The deal with the Patent Pool also leaves out most middle income countries, including China and Russia — the site of a raging Covid outbreak — raising the possibility that citizens in these nations, which often have weak health systems, will not have access to the drug.
And molnupiravir will need to be accompanied by widespread access to fast and easy testing — people can take the pill only after they know they have Covid.
“But if this drug proves safe, and if it’s approved, then it potentially dramatically changes what the pandemic looks like,” Stephanie said. “You can treat people as soon as they start to fall sick, and you can keep them out of hospital, and keep them from dying. Then we start to be able to think about living with Covid in a really different way.”
Disability for long Covid?
Thousands of Americans and possibly millions may have “long Covid,” in which they continue to experience symptoms long after an infection.
But although President Biden has said they should qualify for federal disability benefits, survivors can have a hard time getting the assistance.
The American Academy of Physical Medicine and Rehabilitation estimates that three to 10 million Americans may have long Covid. But only about 16,000 applicants have even been able to provide the Social Security Administration with medical evidence supporting Covid-19 as an impairment since December 2020, according to an agency spokeswoman.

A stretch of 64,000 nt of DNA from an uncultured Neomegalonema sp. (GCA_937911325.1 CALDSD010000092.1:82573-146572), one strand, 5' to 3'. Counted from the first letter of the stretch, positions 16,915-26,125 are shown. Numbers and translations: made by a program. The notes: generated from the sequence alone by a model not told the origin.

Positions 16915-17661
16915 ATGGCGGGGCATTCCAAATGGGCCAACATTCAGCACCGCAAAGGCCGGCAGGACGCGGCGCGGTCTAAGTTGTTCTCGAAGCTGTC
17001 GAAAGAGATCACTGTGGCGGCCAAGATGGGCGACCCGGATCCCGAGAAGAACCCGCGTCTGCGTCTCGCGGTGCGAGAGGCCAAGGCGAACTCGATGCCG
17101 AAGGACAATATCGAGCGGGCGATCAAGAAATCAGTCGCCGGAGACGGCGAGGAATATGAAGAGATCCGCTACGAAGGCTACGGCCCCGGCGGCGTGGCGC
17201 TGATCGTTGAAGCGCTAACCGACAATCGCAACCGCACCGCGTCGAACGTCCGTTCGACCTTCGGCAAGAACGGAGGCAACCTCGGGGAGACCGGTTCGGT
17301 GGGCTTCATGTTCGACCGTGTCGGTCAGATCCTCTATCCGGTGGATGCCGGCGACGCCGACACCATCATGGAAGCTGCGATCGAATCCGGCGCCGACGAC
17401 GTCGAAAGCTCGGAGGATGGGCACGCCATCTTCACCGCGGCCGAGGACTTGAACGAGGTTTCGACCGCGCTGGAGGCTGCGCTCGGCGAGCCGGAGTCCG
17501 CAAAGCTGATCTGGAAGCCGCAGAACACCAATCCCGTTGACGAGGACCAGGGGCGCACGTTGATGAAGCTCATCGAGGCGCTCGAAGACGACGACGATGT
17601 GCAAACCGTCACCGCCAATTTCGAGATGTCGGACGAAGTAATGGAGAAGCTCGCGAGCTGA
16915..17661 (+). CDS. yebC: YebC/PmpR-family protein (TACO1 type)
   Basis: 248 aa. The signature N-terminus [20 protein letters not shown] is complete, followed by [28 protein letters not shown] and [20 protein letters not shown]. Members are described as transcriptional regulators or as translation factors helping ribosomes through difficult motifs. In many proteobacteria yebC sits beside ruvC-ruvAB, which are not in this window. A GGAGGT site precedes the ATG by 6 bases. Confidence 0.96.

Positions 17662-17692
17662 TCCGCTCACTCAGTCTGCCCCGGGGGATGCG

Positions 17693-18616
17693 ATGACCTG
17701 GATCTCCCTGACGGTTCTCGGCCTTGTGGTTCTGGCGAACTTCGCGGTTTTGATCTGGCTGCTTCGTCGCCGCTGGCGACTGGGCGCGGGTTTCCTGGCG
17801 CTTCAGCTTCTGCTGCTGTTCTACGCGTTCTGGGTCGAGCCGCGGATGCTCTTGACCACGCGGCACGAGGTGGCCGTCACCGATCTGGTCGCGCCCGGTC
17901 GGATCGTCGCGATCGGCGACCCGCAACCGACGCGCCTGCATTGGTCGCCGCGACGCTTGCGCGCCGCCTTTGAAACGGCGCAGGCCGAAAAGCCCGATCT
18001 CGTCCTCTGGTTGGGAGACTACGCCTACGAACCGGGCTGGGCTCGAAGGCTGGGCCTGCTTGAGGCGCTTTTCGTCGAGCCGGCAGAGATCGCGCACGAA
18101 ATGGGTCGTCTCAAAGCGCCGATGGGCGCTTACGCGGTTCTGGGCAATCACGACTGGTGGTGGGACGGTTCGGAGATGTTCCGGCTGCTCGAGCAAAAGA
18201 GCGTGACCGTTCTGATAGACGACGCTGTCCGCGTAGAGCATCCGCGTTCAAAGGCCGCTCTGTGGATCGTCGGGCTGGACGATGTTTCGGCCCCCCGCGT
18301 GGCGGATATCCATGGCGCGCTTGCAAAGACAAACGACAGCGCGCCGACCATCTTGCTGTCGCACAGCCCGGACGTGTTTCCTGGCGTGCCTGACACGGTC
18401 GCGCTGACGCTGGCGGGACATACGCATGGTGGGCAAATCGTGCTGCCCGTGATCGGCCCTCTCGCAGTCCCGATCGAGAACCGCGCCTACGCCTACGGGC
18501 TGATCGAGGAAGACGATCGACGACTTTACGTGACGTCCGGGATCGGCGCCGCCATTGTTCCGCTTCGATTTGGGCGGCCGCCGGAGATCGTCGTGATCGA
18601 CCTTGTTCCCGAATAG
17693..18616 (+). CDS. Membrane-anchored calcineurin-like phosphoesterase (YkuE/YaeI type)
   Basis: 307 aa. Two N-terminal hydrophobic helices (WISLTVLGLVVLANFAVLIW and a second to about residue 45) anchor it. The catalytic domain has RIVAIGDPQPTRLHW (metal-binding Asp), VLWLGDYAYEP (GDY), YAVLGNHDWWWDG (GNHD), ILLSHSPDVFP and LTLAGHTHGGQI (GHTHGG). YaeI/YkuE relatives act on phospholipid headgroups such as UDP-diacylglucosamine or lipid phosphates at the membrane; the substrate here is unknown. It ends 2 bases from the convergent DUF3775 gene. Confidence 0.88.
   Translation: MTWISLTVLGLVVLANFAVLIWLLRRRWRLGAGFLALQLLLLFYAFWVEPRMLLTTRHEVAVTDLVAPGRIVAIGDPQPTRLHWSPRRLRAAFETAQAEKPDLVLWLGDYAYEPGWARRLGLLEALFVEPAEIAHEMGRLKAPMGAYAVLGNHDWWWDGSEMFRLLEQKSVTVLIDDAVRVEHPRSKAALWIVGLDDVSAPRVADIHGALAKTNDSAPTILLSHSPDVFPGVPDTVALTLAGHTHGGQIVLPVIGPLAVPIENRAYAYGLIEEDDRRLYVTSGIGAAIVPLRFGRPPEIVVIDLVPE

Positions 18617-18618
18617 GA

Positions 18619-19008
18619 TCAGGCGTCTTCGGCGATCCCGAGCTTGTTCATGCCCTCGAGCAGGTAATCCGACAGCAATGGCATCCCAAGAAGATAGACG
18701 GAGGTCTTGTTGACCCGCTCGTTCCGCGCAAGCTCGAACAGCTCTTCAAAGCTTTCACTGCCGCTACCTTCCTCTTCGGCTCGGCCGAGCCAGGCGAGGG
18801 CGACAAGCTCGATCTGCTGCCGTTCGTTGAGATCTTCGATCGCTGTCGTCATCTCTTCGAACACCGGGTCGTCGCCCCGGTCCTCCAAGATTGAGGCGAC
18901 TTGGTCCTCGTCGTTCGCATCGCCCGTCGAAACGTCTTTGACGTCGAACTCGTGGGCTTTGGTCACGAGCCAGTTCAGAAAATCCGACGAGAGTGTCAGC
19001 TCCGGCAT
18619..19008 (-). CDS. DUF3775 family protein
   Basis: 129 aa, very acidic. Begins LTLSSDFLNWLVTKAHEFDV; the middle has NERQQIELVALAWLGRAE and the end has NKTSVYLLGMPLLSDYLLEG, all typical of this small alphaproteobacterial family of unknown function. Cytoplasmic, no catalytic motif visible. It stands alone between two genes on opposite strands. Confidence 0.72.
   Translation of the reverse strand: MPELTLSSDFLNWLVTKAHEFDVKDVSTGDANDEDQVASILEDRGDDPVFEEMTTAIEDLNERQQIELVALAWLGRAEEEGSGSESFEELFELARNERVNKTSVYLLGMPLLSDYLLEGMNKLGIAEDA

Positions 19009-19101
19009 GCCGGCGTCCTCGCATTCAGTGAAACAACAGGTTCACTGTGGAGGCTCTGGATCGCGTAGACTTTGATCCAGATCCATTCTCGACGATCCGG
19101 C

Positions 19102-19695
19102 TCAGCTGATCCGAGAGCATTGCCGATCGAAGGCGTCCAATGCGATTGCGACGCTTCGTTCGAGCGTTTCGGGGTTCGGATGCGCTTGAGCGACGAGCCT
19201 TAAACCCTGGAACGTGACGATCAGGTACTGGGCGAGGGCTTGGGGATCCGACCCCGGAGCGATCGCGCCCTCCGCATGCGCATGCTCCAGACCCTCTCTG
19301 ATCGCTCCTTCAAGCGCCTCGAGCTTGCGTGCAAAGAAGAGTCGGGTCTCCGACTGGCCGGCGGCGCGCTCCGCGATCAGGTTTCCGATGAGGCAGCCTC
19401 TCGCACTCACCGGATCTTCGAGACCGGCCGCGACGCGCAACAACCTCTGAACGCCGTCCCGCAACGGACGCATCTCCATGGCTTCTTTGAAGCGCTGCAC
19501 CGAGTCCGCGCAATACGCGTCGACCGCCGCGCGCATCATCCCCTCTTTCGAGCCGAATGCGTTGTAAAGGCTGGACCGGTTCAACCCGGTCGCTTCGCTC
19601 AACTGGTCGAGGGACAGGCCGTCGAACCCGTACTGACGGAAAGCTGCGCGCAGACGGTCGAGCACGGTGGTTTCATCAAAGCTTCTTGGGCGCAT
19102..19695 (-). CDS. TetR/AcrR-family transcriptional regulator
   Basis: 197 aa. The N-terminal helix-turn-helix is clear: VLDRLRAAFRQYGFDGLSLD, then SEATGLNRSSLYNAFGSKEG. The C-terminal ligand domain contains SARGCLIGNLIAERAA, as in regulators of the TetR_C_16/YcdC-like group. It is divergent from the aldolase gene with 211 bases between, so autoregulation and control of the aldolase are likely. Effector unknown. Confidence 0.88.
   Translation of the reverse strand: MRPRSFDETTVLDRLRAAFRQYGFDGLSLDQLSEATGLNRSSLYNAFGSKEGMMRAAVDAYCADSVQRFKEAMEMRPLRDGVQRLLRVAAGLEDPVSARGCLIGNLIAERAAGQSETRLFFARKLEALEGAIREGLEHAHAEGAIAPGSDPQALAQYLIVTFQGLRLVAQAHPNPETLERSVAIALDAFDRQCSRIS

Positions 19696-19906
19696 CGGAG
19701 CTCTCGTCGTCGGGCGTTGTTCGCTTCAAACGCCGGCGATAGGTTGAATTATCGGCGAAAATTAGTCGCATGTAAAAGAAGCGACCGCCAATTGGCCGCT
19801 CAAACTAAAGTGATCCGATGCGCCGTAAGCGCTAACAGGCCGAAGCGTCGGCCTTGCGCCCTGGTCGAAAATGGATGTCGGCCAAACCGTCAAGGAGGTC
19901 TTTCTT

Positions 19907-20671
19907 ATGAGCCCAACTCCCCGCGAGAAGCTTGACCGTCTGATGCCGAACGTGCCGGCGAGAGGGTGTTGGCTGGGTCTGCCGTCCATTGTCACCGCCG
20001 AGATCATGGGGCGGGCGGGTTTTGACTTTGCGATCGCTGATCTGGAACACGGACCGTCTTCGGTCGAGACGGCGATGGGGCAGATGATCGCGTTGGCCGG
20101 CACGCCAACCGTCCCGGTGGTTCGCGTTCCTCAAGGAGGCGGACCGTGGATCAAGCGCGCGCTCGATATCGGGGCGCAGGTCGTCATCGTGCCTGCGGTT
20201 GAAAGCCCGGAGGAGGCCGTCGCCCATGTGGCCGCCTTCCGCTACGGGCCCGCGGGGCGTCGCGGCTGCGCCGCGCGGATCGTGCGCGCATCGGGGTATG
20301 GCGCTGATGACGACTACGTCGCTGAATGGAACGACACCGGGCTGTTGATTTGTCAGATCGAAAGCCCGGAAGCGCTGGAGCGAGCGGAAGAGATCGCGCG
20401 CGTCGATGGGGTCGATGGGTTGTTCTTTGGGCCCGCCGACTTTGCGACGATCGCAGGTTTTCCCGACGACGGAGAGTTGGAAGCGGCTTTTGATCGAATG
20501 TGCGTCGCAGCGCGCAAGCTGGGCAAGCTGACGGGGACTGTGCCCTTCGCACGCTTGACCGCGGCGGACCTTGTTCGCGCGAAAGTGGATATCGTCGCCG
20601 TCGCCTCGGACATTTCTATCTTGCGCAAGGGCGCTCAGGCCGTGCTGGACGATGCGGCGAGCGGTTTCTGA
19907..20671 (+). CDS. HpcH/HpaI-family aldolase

There is no widely agreed-on method of diagnosing the ailment.
Josie Cabrera Taveras tested positive in April 2020. Since then, she has been sleeping for up to 15 hours a day, stopping in grocery store aisles to catch her breath, and lapsing in and out of consciousness. She has been unable to return to her job as a nanny.
She’s tried to find medical evidence of her condition, undergoing two brain M.R.I.s, several heart ultrasounds and dozens of lung X-rays, among other procedures. All have returned normal results. Without concrete evidence, she has been turned down for disability coverage twice.